An intellectual can be defined as "someone able to speak the truth, a courageous and angry individual for whom no worldly power is too big and imposing to be criticized and pointedly taken to task. The real or “true” intellectual is therefore always an outsider, living in self-imposed exile, and on the margins of society. He or she speaks to, as well as for, a public, necessarily in public, and is properly on the side of the dispossessed, the un-represented and the forgotten" (Said 1994). One must examine such definition critically especially within the context of the deformed outcome of the intellectual's dilemma during the 'Nasseritte experiment'. In Nasser's Egypt, the intellectuals have been seriously marginalized as a result of lack of trust which Nasser primarily depended on for his regime's sustainability (Abdullah 2001).The unsurpassed oppressive tactics of discipline some of the intellectuals faced, led to an internalization of oppression, and thus a blurring of the Saidian concept of a 'true' intellectual. The study examines selected primary works of Mahfouz including The Thief and the Dogs, The Beggar, Road, Adrift on the Nile, and Miramar, focusing on the depiction of the intellectual illustrated in different character portrayals in the sixties, exemplifying the different reactions of the selected characters to the ‘crisis’ and the dissimilar transformations each has endured to adapt or reject such oppression. One must note that the above-mentioned oppression was not solely derived from the state, but also includes societal oppression, majority leading to self-imposed exile.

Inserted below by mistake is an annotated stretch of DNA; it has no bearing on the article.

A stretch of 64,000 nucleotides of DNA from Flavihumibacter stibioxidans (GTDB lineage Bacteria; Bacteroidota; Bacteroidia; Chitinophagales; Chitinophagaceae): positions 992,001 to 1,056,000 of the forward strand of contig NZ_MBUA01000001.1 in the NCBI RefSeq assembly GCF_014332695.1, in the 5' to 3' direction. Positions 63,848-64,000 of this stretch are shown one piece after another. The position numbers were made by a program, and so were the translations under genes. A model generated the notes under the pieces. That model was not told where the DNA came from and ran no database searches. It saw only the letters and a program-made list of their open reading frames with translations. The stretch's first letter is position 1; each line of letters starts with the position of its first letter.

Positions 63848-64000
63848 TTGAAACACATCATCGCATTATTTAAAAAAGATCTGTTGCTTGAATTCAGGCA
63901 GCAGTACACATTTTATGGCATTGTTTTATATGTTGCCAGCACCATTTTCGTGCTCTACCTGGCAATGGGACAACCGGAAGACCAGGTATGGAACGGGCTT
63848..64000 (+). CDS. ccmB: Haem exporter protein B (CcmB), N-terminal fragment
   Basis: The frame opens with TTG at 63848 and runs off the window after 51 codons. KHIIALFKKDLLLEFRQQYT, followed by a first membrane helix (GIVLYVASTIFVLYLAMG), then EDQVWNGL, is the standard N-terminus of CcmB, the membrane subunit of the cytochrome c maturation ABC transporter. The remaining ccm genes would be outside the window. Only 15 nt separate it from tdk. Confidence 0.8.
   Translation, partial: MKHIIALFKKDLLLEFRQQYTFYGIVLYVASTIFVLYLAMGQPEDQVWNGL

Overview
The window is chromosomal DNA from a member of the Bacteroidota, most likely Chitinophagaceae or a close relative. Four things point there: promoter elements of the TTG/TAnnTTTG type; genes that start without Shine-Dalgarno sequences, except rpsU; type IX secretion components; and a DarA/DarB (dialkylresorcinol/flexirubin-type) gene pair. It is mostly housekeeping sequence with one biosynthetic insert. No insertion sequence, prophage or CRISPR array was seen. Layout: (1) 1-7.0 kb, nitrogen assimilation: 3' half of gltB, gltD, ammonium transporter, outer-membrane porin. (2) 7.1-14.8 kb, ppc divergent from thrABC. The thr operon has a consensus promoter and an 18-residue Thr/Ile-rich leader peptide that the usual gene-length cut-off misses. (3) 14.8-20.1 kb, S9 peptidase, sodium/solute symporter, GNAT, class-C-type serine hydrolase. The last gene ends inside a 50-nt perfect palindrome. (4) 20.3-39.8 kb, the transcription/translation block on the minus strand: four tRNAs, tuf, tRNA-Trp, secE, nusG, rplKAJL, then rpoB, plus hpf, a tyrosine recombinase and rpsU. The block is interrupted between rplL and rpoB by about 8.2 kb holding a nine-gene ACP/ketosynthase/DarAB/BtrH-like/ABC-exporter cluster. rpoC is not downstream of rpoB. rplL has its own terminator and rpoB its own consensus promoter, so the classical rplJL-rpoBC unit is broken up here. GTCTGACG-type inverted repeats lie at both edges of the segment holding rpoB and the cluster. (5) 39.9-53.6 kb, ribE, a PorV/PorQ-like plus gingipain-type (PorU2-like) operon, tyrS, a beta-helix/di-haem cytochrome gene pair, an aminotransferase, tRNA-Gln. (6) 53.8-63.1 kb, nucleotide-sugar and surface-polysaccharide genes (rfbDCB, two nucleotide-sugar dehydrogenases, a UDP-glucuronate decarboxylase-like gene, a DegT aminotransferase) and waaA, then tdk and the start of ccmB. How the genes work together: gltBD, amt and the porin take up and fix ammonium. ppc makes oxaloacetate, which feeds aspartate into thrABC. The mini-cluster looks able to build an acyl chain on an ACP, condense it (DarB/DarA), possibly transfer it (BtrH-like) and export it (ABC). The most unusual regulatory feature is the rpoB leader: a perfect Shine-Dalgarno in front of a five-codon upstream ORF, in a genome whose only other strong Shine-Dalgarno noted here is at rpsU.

Alaa Amr Saad, American University in Cairo, Egypt
Stream: Literature - Arabic/Middle Eastern Literature
This paper is part of the LibEuro2015 Conference Proceedings (View)
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